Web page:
During the winter months when plants have gone dormant, your drip irrigation needs to be disconnected from the outdoor faucet and the timer stored indoors.  Here’s how to do this:

  1. At the faucet unscrew the brown drip tubing line from the timer. Leave this disconnected and allow it to drain.
  2. Unscrew the timer from your faucet.
  3. Remove the batteries from your timer and discard appropriately. This protects the timer in case the batteries rupture and leak.
  4. Store your timer indoors for next season’s use.  


Plants may need watering during long, dry spells in the winter, even if they are dormant and look like sticks! This is especially true of young plants whose roots are limited and still relatively shallow. You can water by hand or by temporarily reconnecting your brown drip line directly to your faucet. Either way, water so plants are well and deeply watered. Be sure to disconnect the hose when you’re done.

If you’re unsure how much to water, here are some tips.

  • Larger trees and shrubs will require deeper, more thorough watering than small shrubs.
  • Small trees and shrubs will need more frequent watering during extended dry periods.

Please remember your drip irrigation is a valuable tool that assists you with your watering needs!  While we’d love to give you a specific prescription or formula for how long to water, there are just too many variables.  Use your fingers or a stick to probe the soil 6-12” inches below the surface – deeper for larger plants. If it’s moist, the plants are in good shape.  If your plants need a drink, hand water for 4-5 minutes per plant (longer for larger plants) or run the system for 20 minutes.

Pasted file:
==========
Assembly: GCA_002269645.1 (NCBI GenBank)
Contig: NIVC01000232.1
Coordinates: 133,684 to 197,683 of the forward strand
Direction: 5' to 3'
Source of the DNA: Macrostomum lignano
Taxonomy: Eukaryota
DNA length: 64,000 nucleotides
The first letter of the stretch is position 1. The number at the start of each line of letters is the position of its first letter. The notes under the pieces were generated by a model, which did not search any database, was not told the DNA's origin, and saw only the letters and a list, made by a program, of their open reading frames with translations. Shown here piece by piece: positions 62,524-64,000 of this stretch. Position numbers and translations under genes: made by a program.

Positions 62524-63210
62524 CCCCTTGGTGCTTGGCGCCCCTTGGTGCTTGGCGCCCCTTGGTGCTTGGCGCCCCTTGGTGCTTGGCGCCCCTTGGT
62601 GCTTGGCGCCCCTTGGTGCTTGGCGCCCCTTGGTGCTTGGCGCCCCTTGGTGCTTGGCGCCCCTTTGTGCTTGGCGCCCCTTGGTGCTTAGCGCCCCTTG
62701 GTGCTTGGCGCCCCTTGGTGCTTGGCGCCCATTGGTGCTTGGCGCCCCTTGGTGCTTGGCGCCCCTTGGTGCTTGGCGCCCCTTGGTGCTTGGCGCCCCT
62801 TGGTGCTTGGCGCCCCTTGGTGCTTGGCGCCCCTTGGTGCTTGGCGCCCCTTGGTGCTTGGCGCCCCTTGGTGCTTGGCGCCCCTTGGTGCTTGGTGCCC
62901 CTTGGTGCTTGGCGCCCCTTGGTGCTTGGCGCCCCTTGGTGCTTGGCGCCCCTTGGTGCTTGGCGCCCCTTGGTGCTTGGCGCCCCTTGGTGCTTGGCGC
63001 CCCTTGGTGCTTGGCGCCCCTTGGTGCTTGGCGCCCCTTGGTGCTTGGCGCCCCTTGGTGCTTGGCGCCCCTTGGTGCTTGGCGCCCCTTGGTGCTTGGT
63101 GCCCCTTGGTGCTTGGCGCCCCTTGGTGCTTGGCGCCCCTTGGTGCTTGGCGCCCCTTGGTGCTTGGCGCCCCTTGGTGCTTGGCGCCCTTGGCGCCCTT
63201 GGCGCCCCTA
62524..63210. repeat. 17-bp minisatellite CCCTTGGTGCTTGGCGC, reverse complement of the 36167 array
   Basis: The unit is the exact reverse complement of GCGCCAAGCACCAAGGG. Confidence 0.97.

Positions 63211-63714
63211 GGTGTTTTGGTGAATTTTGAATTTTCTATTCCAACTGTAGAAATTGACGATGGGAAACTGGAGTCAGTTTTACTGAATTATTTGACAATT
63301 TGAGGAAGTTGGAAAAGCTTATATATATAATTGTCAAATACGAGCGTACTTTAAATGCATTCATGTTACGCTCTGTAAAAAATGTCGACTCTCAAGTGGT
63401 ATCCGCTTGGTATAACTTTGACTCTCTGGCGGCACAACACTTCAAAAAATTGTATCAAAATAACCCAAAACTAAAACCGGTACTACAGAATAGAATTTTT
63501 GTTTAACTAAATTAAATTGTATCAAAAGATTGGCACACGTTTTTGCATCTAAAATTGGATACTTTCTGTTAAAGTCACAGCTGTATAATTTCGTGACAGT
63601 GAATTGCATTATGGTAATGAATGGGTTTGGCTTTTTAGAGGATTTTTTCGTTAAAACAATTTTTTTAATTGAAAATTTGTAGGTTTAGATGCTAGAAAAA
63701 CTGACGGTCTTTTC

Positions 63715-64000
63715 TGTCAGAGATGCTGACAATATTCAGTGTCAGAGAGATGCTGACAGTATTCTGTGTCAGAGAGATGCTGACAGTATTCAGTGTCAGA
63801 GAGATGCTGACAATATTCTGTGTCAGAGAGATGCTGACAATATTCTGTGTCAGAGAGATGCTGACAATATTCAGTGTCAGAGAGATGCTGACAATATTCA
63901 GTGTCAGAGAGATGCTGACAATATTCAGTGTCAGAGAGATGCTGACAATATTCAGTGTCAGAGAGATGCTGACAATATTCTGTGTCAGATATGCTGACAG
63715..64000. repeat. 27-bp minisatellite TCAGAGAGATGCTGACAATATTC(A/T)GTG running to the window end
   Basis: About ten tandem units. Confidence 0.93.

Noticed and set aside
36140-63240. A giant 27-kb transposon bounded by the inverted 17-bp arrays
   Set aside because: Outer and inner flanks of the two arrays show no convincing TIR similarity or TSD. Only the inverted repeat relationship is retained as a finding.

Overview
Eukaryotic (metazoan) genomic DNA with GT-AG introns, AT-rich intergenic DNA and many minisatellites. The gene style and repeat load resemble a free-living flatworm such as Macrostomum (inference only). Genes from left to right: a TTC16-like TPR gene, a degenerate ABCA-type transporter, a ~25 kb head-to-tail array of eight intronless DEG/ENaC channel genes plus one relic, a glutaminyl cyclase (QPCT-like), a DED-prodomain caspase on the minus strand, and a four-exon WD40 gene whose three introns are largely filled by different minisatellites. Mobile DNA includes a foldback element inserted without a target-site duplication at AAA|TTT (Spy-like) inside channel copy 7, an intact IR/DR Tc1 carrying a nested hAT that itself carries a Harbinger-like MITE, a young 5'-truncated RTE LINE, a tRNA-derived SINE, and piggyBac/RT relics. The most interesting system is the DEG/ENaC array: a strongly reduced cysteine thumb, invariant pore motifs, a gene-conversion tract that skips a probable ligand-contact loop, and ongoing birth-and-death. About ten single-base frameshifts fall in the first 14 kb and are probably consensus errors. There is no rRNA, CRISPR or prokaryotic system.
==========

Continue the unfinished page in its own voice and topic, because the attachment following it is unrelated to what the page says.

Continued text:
The vast majority of our landscape plants are hardy enough to handle our coldest weather. There are a few that can benefit from being covered when temps drop below 32oF for several hours or days.

  • Gardenias: Add some additional mulch in the winter to protect roots from freezing and a light cover when temps dive.
  • Camellias when heavily budded or blooming. The plants will survive the cold but the buds may drop or blooms get burned during a freeze. Covering will help protect them.
  • Loropetalum:  These will survive the cold but will drop leaves after a hard freeze. Cover if you like, or allow them to be what they are in the winter. New leaves will unfurl in the spring.